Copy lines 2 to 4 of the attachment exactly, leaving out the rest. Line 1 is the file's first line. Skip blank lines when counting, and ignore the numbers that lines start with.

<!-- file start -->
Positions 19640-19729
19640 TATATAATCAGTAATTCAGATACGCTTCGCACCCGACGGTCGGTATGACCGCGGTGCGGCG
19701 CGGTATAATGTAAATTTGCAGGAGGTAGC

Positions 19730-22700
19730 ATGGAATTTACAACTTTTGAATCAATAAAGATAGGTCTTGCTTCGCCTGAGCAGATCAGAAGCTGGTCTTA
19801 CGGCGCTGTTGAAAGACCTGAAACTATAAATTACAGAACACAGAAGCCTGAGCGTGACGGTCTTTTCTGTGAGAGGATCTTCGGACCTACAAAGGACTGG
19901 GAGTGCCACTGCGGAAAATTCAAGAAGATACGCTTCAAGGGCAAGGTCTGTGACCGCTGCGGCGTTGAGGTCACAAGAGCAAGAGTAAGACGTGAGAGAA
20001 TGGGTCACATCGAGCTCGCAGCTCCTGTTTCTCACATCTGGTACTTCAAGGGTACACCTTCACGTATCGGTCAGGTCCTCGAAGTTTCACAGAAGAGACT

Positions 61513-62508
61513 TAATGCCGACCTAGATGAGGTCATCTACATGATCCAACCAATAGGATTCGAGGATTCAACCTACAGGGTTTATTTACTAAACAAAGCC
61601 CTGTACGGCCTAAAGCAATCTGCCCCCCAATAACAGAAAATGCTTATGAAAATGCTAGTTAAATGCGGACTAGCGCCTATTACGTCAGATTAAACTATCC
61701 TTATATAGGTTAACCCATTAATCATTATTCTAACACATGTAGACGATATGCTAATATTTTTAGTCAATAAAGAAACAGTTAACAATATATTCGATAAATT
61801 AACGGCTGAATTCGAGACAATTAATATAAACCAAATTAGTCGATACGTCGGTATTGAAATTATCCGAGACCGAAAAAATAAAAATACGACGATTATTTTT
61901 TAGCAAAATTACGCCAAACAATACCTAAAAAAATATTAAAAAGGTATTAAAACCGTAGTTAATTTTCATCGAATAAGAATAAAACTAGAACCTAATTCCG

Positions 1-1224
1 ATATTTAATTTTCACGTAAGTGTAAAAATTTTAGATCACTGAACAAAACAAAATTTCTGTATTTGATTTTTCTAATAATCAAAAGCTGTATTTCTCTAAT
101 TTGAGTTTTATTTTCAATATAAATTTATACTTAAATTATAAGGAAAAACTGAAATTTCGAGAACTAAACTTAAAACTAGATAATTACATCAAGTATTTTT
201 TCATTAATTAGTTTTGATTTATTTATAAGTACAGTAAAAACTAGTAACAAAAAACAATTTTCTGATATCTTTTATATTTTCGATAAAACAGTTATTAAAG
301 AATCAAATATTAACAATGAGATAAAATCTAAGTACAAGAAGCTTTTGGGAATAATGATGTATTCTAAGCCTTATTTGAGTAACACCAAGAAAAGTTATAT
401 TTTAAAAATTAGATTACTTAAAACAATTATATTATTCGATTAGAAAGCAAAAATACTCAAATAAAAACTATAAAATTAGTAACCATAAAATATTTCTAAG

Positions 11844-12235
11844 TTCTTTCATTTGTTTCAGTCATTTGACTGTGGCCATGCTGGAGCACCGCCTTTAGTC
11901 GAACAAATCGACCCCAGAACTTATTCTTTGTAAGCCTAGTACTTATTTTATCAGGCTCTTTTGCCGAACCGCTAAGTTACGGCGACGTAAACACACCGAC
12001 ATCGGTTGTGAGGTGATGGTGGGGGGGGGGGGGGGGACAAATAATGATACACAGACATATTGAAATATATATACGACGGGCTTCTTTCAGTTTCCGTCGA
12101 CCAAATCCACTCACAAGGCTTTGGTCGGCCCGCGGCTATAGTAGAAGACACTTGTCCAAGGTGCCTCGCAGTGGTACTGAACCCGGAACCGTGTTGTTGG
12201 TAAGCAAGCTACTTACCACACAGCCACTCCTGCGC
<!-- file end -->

19640 TATATAATCAGTAATTCAGATACGCTTCGCACCCGACGGTCGGTATGACCGCGGTGCGGCG
19701 CGGTATAATGTAAATTTGCAGGAGGTAGC

Positions 19730-22700